My husband and some of his colleagues thought it would be fun to attempt a breakout room one Friday night. I have to tell you, I have looked at many people posting on social media and talking about the great fun they all had, so I figured, “Why not?” I must tell you, that the events that unfolded that night were ones that have skewed my perspective for future breakout events.
I hate to admit it, but I am super competitive. I love to play games, but ask my family and friends how a friendly game could quickly take a turn for the worse. I am also what some would call a “Nervous Nelly.” I often like to ask a lot of questions regarding new situations in order to prepare myself and ready my mindset to accomplish any task. In this case, the six of us attempting the Y2K breakout room had never gone before. So with no one available to share some insights, all I could pull upon was my own gumption and sassy nature to solve the clues in the room. Not to mention that the breakout soundtrack included many of my favorite high school jams; don’t judge me for my love of NSYNC. But even the music could not ease the uncertainty of it all.
Approach new situations with a positive attitude.
Clearly, an attitude or mindset helps when facing unknown situations. Often it can make or break the experience for the participant. Whether you are teaching, learning, running, etc. your attitude will influence your outcome.
Our situation started looked bleak. Here we have a six people, all with advanced degrees, clearly, we are book smart. The question was, are we “street smart?” We entered into the room where there were a ton of combination locks all hiding future clues behind a variety of cabinet doors. Immediately, our alpha leader took the bull by the horns and started delegating tasks to the rest of us. To be honest, it was one of those situations where I did not know where to begin, where to look, and even how I was going to contribute to solving the puzzle in our small, tiny breakout space.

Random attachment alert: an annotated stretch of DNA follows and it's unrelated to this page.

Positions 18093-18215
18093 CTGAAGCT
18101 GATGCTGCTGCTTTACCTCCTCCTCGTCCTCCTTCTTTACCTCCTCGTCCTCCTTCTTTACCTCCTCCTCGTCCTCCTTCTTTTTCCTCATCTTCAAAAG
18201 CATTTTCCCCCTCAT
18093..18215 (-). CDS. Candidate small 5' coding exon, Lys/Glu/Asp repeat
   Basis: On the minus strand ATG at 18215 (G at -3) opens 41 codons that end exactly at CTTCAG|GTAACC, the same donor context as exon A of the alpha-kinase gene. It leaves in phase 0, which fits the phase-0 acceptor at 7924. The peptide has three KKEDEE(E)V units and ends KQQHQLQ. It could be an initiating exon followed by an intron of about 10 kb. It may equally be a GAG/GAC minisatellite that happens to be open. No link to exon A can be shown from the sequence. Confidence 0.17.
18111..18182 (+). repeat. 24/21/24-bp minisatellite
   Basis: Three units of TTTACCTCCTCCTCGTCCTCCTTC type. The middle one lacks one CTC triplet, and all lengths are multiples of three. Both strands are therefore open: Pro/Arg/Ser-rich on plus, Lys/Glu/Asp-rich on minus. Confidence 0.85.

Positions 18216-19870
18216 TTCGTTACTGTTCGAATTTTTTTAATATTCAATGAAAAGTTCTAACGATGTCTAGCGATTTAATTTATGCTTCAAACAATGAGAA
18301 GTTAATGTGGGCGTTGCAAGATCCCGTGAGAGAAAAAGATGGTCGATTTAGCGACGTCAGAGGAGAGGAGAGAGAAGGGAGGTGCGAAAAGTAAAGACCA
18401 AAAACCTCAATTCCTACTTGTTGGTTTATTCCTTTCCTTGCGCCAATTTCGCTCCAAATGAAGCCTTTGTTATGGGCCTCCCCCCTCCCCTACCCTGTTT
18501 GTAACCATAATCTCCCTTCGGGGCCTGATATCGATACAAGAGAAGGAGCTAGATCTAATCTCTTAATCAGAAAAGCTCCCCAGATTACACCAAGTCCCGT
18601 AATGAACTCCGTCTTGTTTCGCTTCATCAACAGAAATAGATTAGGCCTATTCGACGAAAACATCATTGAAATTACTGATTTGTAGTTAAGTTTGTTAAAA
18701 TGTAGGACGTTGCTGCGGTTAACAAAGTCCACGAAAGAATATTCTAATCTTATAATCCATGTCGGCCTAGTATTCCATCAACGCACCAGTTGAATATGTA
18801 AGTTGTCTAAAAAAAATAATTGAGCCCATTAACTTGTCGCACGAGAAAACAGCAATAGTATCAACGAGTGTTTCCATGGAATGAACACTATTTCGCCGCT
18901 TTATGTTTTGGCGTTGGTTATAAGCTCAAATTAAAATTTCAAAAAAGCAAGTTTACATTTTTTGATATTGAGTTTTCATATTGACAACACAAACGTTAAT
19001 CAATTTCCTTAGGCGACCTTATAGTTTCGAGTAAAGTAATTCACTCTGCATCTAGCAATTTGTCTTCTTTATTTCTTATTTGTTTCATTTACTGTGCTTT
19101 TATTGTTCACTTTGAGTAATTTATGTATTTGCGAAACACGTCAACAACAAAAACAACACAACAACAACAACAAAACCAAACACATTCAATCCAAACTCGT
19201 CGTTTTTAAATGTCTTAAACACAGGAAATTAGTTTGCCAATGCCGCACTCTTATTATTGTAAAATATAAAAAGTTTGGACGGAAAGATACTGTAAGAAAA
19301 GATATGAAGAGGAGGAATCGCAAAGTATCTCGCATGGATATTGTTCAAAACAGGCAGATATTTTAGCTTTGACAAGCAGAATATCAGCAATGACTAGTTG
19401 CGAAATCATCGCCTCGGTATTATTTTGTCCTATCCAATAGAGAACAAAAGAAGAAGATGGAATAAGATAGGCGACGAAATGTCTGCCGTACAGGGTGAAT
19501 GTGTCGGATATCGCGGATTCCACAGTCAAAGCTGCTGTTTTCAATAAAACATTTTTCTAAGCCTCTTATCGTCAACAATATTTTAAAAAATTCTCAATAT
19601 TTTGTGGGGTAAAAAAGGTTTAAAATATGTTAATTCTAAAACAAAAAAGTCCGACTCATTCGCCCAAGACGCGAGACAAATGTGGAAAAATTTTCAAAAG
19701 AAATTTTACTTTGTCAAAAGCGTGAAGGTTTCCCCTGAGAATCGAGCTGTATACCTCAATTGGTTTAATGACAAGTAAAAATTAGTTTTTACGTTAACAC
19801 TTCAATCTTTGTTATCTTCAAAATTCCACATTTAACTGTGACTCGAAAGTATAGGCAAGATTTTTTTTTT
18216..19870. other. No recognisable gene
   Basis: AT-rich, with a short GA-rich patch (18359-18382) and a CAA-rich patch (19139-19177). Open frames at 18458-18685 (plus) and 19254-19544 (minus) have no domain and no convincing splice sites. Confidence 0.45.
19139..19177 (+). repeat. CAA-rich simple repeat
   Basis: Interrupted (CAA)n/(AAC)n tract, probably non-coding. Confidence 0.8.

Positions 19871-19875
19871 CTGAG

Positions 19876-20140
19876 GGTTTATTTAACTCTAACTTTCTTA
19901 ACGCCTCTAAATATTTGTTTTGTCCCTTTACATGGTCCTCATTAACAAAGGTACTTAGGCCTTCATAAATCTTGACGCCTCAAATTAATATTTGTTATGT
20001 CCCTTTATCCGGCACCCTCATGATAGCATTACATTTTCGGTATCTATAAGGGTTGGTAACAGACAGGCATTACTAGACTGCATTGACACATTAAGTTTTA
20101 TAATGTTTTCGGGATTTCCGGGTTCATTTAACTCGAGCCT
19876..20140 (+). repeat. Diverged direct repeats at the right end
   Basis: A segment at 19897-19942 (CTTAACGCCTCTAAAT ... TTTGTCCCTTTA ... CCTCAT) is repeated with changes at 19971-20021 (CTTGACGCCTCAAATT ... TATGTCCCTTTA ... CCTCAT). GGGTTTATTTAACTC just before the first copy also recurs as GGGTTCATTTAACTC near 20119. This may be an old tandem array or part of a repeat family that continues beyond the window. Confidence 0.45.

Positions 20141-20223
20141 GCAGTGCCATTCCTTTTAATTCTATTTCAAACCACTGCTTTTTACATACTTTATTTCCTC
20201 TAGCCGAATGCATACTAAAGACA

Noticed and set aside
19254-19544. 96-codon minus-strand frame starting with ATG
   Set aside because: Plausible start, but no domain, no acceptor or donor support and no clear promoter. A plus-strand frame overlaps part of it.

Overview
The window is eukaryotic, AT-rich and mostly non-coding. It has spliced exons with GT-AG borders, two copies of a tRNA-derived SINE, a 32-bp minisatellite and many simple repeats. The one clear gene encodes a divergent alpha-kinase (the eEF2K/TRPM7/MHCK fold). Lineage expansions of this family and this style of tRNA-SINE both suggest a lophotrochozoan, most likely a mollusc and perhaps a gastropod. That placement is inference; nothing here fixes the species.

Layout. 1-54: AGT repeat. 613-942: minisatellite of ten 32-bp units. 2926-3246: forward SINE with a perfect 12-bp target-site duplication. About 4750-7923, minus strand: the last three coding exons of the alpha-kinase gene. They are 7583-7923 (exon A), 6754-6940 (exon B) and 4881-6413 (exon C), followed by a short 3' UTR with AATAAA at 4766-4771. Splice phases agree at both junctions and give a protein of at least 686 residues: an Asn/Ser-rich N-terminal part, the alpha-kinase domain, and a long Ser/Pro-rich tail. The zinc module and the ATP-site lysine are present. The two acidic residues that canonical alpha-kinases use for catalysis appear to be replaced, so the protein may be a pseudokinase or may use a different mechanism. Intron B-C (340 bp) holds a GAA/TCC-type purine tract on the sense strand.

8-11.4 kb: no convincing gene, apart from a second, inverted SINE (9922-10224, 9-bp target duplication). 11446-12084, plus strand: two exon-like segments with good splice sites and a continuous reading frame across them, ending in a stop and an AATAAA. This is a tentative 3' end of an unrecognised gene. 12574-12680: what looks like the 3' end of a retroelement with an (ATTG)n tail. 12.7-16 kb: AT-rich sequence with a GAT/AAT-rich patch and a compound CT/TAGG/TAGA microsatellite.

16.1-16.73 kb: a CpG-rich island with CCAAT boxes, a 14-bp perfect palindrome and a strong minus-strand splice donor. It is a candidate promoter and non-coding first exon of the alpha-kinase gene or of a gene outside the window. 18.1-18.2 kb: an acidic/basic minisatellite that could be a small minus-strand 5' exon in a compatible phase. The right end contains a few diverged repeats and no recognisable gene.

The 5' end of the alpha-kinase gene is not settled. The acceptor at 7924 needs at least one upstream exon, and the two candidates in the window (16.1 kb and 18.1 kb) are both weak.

Assess the situation and find your role on the team.
Sometimes finding your role on the team may take time. It might even change depending on the team, scenario, or your personal goals. Remember, you don’t have to stay in that role. You have choice and voice over your contribution to the team, classroom, school, and community.
The clues started to come, but honestly, I did not see anything beyond what was right in front of me. My breakout-mates were making connections, using inference, and, quite honestly, rockin’ it. We were on our path toward getting the final code to break on out. At one point a secret passage opened up for us. This is great but then we were seriously stuck. We had the option to ask for three clues, but no one really wanted to use them up in case we needed them later and honestly, we all wanted to solve this bad boy on our own (thanks, pride). Frustration started to set in. I could sense that the team was starting to lose communication. We were now functioning in pairs of two at best.
What do you do when you hit a roadblock?